Last night the San Francisco Conservatory of Music hosted the first performance of the music of George Frideric Handel to be given in the concert series of this summer’s American Bach Soloists (ABS) Festival. With the exception of a Handel cantata to be sung tonight at Mary Wilson’s Distinguished Artist Series recital, it was also the only performance of Handel. However, what lacked in numbers was compensated by duration. Last night’s program was devoted entirely to HWV 55, the pastoral ode in three parts L’Allegro, il Penseroso ed il Moderato.
The label “pastoral” is often used to evoke a literary form in which description prevails over narrative. The libretto prepared for Handel drew upon two well-known poems that John Milton wrote in his early twenties as a contrasting pair. “L’Allegro” is a description of “joyful man,” while “Il Penseroso” portrays “contemplative man,” the latter involving frequent references to melancholy. James Harris arranged and adapted the texts as a series of recitatives and airs, but the arrangement involved interleaving passages from the two Milton poems. Thus, the author of the Wikipedia page for this composition describes the first two parts as a “dramatic dialog between Milton’s poems.” For the third part, Handel requested Charles Jennens (best known for sampling and assembling the Biblical passages that form the libretto of HWV 56 Messiah) to create the poem “Il Moderato,” advocating moderation as a “middle way” between Milton’s two extreme moods. Jennens, in turn, concluded the text for the final part with “As steals the morn,” adapted from the first scene of the final act of William Shakespeare’s The Tempest.
Taken as a whole, then, HWV 55 amounts to an extended concert program consisting primarily of solo vocal work with occasional choral responses to a text sung by a soloist. In last night’s performance each of the poems had its own set of soloists. The airs for “L’Allegro” were sung by soprano Anna Gorbachyova, tenor Michael Jankosky, and bass Benjamin Kazez. The “Il Penseroso” soloists were soprano Hailey Fuqua, alto Agnes Vojtko, and tenor Jason Rylander. Finally, soprano Fiona Gillespie, tenor Corey Shotwell, and bass David Rugger presented the solos for “Il Moderato.” ABS Artistic Director conducted the American Bach Choir and the ABS Academy Orchestra with Academy students playing alongside members of the faculty.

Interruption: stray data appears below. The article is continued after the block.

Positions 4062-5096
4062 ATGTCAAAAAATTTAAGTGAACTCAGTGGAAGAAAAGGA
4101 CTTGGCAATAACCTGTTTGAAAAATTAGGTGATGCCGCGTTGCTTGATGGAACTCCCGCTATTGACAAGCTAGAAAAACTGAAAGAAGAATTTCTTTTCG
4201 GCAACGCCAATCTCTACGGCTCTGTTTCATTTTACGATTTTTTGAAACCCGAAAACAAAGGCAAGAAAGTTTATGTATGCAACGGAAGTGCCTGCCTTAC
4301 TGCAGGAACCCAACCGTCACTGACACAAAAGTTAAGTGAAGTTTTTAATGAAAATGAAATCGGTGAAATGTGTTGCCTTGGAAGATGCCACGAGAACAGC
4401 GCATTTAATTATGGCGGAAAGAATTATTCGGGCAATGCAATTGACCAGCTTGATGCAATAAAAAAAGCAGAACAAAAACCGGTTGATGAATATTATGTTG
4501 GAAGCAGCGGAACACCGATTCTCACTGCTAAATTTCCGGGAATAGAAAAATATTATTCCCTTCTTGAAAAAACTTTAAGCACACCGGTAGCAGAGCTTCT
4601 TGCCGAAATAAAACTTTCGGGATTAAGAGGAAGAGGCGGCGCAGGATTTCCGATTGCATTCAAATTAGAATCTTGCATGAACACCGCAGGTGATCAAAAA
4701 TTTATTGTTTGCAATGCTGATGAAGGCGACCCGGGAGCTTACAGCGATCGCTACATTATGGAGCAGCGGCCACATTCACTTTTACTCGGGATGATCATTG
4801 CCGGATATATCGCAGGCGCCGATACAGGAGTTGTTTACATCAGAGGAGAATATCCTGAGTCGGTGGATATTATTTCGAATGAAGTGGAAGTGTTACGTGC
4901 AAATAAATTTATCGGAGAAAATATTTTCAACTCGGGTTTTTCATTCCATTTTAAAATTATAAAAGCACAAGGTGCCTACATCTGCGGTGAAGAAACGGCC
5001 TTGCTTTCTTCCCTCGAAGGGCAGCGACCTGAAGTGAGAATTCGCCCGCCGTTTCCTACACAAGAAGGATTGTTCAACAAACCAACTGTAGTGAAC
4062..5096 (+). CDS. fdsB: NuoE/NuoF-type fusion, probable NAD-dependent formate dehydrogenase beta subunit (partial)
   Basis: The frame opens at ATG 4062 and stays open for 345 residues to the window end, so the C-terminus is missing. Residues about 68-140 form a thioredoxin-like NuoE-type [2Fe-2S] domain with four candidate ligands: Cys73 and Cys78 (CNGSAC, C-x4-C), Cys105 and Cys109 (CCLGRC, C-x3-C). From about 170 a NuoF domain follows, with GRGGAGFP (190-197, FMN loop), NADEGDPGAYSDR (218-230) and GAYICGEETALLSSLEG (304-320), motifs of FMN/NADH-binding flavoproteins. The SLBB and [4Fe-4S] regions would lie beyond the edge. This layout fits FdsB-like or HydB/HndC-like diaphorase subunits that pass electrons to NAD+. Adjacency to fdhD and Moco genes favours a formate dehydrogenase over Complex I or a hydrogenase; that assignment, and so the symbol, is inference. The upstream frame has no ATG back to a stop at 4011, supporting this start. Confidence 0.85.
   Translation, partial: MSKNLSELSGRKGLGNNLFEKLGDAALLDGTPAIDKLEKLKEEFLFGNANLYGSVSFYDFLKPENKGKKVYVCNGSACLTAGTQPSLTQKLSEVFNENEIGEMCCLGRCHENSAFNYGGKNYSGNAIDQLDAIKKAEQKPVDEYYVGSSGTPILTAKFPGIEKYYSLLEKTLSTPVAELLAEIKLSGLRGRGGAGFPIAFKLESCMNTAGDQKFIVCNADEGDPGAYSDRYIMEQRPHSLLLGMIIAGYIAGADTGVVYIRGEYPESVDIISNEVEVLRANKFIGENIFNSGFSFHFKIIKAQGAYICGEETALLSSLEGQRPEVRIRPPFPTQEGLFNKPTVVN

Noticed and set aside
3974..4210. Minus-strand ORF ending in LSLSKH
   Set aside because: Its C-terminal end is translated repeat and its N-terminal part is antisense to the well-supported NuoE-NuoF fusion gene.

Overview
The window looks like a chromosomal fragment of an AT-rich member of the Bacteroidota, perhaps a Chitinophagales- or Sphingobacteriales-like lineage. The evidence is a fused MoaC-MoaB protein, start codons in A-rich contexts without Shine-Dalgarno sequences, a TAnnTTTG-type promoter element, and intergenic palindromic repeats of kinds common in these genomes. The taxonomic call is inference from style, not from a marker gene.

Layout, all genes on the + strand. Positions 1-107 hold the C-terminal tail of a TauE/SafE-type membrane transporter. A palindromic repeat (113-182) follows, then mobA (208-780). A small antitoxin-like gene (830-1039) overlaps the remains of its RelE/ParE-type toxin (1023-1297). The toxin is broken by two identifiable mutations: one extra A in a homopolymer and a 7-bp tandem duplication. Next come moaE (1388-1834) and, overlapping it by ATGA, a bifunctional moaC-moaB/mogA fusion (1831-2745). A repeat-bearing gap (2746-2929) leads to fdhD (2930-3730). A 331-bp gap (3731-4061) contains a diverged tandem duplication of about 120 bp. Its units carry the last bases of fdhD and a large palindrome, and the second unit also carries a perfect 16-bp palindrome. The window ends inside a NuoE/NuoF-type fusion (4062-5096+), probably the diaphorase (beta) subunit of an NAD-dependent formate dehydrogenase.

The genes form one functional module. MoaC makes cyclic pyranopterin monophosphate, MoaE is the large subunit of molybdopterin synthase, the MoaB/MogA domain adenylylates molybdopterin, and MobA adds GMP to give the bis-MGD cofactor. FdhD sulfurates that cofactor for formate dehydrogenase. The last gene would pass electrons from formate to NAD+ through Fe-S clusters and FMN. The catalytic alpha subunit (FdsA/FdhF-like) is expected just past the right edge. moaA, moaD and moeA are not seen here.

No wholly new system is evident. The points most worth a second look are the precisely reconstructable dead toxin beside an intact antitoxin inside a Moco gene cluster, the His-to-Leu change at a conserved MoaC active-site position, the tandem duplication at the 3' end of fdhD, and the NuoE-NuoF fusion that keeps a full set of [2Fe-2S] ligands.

The alternation of the two extremes during the first two parts of HWV 55 was, for the most part, effective, even if the division of the two parts had to do more with Handel’s anticipation of the patience of his audience, rather than any dramatic need for an extended pause. The individual selections tended to be brief, allowing Milton to say his piece through clearly conceived vocal lines with string accompaniment. Additional instruments were used sparingly, often to enhance a particular descriptive effect in the text. (The biggest surprise was the use of a glockenspiel for “Or let the merry bells ring round” from “L’Allegro,” all the more interesting because music suggests that, as a result of living in England, Handel had picked up a bit of knowledge about the permutations of change ringing.)
In the midst of these many shorter selections, the soprano air “Sweet bird, that shun’st the noise of folly” from “Il Penseroso” stood out for its significantly extended duration. This was basically a duo for soprano (Fuqua) and flute (Joshua Romatowski). It made for one of those extraordinary listening experiences in which one’s sense of “inner time” seems to stand still, however steadily the physical clock may keep ticking. One is aware only of the gradual advance of Milton’s words, each given its own nuanced shading through Fuqua’s delivery, which would alternate, phrase by phrase, with “extended commentary from the bird,” elegantly shaped by Romatowski.
While Fuqua’s solo may have been most memorable for the profundity of its prolongation, all nine of the vocal soloists approached their work with a clear understanding of the moods they were required to depict. Each of the “L’Allegro” soloists brought an individual take on what made for a “happy” delivery, while there tended to be a bit less differentiation within the two other groups. The choral responses took place primarily in “L’Allegro,” vigorously reinforcing the texts for solo voice, particularly those sung by Jankosky and Kazez.
The overall result was a solid and highly satisfying account of Handel’s ambitious undertaking to set the words of one of England’s major poets.